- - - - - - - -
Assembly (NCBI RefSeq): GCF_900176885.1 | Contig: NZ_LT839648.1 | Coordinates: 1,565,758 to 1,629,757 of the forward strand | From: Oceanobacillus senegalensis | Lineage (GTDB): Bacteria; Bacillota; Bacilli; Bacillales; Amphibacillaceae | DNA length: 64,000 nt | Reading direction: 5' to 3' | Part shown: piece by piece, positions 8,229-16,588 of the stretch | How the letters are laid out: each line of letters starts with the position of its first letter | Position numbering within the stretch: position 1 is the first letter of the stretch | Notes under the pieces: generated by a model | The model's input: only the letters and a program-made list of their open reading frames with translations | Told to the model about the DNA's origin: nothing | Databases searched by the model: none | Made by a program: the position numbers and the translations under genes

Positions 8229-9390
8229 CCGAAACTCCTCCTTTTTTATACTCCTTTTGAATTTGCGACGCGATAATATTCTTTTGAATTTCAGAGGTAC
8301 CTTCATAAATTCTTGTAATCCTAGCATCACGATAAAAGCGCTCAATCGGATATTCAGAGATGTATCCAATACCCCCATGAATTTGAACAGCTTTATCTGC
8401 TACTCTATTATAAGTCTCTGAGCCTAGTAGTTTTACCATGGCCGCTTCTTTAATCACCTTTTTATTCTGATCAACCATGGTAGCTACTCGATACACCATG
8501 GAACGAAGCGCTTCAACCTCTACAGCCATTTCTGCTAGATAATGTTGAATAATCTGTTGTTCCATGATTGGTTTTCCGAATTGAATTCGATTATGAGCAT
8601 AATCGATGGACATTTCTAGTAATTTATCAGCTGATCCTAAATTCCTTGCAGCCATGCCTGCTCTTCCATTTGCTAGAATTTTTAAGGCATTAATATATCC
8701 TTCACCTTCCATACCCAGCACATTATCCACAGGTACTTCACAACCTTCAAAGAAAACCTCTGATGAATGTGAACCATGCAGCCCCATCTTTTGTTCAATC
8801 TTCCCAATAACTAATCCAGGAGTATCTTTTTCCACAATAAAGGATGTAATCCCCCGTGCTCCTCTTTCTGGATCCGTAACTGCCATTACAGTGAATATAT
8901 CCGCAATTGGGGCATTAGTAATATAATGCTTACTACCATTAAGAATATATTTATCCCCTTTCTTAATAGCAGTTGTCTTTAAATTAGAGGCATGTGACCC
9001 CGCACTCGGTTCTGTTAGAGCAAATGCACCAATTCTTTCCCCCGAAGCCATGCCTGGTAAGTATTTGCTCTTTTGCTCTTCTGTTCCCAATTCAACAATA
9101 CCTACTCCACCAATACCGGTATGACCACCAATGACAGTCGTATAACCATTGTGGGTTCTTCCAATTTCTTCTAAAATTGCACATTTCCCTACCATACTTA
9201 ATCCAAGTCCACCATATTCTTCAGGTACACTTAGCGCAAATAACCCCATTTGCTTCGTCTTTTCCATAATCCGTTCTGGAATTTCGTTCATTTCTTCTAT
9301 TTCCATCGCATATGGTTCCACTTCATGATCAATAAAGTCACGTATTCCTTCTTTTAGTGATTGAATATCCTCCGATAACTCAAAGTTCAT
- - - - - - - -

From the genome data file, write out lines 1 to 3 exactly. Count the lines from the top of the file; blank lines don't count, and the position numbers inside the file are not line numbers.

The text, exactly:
Assembly (NCBI RefSeq): GCF_900176885.1 | Contig: NZ_LT839648.1 | Coordinates: 1,565,758 to 1,629,757 of the forward strand | From: Oceanobacillus senegalensis | Lineage (GTDB): Bacteria; Bacillota; Bacilli; Bacillales; Amphibacillaceae | DNA length: 64,000 nt | Reading direction: 5' to 3' | Part shown: piece by piece, positions 8,229-16,588 of the stretch | How the letters are laid out: each line of letters starts with the position of its first letter | Position numbering within the stretch: position 1 is the first letter of the stretch | Notes under the pieces: generated by a model | The model's input: only the letters and a program-made list of their open reading frames with translations | Told to the model about the DNA's origin: nothing | Databases searched by the model: none | Made by a program: the position numbers and the translations under genes

Positions 8229-9390
8229 CCGAAACTCCTCCTTTTTTATACTCCTTTTGAATTTGCGACGCGATAATATTCTTTTGAATTTCAGAGGTAC